The word cereal is derived from ceres, the Roman Goddess of grain. The common cereal crops are rice, wheat, corn, oats and rye. The term cereal is not limited to these but also flours, meals, breads and alimentary pastes or pasta. Cereal science is a study concerned with all technical aspects of cereal. It is the study the nature of the cereals and the changes that occurs naturally and as a result of handling and processing.

Tuesday, October 08, 2019

Wheat in ancient Roman

Wheat was immensely important in the Roman Empire, partly because it was almost the only staple. Wheat also was the most important product and principal commodity of the Roman economy.

Their agricultural production systems were ideally suited to the sloping land and erodible soils of the Mediterranean region with hot, dry summers and cool, moist winters. It was hypothesized that the simple diet of the Romans, principally based on bread from leavened flour of wheat was a key to their success. It sustained all social classes during the eventful years of cultural transition from the Late Roman Republic to the beginning of the Empire. Wheat can be stored and transported without spoilage, and these qualities were essential for their trade and consumption in ancient Rome.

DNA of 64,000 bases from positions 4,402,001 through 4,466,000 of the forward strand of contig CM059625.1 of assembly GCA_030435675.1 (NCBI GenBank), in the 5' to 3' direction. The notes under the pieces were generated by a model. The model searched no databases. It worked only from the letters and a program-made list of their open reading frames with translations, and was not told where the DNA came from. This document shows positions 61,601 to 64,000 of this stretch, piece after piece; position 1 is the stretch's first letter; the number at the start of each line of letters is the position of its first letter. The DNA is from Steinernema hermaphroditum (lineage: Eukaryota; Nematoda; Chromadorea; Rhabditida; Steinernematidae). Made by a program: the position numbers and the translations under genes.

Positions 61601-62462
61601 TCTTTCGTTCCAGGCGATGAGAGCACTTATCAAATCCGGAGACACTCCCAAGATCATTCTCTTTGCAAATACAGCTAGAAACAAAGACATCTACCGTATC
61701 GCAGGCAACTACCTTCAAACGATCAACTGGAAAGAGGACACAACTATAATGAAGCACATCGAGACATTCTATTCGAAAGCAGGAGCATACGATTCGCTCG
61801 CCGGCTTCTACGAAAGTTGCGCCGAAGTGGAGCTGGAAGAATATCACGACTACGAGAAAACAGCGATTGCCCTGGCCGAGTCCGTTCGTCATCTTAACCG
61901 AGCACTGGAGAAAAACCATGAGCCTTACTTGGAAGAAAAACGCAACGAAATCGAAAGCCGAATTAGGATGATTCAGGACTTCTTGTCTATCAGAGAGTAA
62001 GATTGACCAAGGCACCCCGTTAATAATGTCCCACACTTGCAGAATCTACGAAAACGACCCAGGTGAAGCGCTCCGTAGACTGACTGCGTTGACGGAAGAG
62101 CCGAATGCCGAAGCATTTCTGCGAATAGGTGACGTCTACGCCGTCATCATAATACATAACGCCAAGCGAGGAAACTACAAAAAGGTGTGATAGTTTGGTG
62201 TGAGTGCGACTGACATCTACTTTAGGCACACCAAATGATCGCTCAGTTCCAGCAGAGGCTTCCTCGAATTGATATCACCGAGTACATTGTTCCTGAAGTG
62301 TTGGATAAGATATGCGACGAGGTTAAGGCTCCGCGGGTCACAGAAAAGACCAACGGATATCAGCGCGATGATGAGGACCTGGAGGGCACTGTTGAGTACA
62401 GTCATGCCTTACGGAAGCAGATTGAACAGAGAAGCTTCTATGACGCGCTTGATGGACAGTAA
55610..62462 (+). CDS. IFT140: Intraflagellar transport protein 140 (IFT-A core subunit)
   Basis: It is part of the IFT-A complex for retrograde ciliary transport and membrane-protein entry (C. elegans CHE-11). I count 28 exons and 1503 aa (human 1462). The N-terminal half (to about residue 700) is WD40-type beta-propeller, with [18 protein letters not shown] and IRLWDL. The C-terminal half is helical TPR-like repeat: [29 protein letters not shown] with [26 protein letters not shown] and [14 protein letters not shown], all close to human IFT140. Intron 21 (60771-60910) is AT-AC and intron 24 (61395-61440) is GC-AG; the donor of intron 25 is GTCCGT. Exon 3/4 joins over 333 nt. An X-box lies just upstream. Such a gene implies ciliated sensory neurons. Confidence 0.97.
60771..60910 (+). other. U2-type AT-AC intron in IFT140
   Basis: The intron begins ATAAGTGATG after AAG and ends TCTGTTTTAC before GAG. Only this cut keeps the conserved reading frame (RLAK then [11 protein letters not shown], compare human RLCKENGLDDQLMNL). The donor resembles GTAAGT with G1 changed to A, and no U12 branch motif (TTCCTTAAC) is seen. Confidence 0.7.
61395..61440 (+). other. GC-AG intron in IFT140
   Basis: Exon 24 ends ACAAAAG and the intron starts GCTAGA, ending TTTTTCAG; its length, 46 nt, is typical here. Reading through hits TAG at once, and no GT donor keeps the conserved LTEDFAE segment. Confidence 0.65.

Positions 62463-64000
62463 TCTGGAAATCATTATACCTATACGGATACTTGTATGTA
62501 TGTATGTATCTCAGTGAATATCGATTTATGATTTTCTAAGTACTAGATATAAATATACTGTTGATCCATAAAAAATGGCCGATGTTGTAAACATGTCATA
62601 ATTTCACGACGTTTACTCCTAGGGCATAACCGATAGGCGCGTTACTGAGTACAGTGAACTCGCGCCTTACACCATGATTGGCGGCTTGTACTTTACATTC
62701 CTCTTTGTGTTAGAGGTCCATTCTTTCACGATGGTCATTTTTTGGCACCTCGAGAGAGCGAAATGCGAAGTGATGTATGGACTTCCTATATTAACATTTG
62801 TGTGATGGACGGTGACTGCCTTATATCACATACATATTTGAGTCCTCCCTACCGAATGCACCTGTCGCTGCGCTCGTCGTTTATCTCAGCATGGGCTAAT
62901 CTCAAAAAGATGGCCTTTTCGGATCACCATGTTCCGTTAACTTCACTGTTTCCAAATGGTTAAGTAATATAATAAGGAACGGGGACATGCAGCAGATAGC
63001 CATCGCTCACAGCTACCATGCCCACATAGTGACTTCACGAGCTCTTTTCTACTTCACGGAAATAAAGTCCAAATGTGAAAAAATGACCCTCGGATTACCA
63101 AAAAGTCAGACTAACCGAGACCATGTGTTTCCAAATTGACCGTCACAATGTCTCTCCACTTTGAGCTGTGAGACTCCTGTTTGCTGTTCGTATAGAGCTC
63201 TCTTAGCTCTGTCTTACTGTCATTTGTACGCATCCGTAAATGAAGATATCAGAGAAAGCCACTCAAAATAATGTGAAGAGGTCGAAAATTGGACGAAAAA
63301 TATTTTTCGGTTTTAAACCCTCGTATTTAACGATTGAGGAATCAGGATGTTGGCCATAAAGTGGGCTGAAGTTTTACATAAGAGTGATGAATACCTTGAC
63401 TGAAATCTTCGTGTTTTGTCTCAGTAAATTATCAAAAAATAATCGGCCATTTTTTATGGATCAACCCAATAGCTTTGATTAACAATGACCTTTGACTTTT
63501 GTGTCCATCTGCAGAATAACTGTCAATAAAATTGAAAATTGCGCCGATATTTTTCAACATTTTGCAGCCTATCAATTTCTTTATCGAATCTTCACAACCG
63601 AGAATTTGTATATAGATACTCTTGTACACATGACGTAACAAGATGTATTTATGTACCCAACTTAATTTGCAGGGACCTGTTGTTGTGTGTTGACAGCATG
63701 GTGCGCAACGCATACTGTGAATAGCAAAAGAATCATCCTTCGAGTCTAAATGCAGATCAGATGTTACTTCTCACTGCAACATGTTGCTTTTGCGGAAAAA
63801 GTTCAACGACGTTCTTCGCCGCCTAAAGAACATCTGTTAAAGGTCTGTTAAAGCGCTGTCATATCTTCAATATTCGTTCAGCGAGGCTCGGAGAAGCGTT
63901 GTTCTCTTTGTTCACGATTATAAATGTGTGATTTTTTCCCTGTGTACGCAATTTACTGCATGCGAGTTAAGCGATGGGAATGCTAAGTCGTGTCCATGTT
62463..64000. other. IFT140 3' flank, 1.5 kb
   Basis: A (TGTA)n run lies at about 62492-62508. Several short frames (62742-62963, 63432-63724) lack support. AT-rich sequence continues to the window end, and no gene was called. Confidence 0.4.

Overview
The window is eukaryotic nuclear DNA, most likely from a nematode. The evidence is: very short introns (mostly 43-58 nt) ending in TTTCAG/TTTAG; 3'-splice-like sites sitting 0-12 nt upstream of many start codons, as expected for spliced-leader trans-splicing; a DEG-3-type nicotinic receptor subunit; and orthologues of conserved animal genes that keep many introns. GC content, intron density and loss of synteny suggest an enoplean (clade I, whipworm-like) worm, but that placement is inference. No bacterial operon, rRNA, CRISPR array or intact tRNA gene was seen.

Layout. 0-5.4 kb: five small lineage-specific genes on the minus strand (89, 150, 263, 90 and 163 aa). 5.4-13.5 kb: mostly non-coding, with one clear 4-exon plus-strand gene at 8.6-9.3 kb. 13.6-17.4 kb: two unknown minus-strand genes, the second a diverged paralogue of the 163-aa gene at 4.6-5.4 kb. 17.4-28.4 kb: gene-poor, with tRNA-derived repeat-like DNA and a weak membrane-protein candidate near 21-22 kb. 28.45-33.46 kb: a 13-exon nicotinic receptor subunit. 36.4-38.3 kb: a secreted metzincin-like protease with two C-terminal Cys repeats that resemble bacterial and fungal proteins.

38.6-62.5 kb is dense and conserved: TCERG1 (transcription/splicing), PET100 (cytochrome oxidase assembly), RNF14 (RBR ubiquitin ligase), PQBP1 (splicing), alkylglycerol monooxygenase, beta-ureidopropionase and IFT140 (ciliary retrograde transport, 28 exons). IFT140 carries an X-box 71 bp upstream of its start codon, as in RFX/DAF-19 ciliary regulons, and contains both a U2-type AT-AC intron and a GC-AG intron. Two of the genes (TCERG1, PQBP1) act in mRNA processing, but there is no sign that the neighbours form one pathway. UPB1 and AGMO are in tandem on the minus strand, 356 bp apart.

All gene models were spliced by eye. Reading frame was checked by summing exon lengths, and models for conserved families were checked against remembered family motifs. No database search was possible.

Huge amounts of wheat were needed to feed the Empire. Italy could not begin to grow enough to provide for Rome, a vast city with a population of perhaps a million. Feeding the city also had an important political dimension: since the Republic, a dole of wheat was given to each adult man who claimed it. When it was not forthcoming, there were serious riots and unrest.

Following the Third Punic War, a razed Carthage ultimately was rebuilt by the Romans as a key source of grain for Rome and its military juggernaut. The lands of the growing list of colonies became essential for wheat production, the main food source for Roman citizens and military forces.
Wheat in ancient Roman

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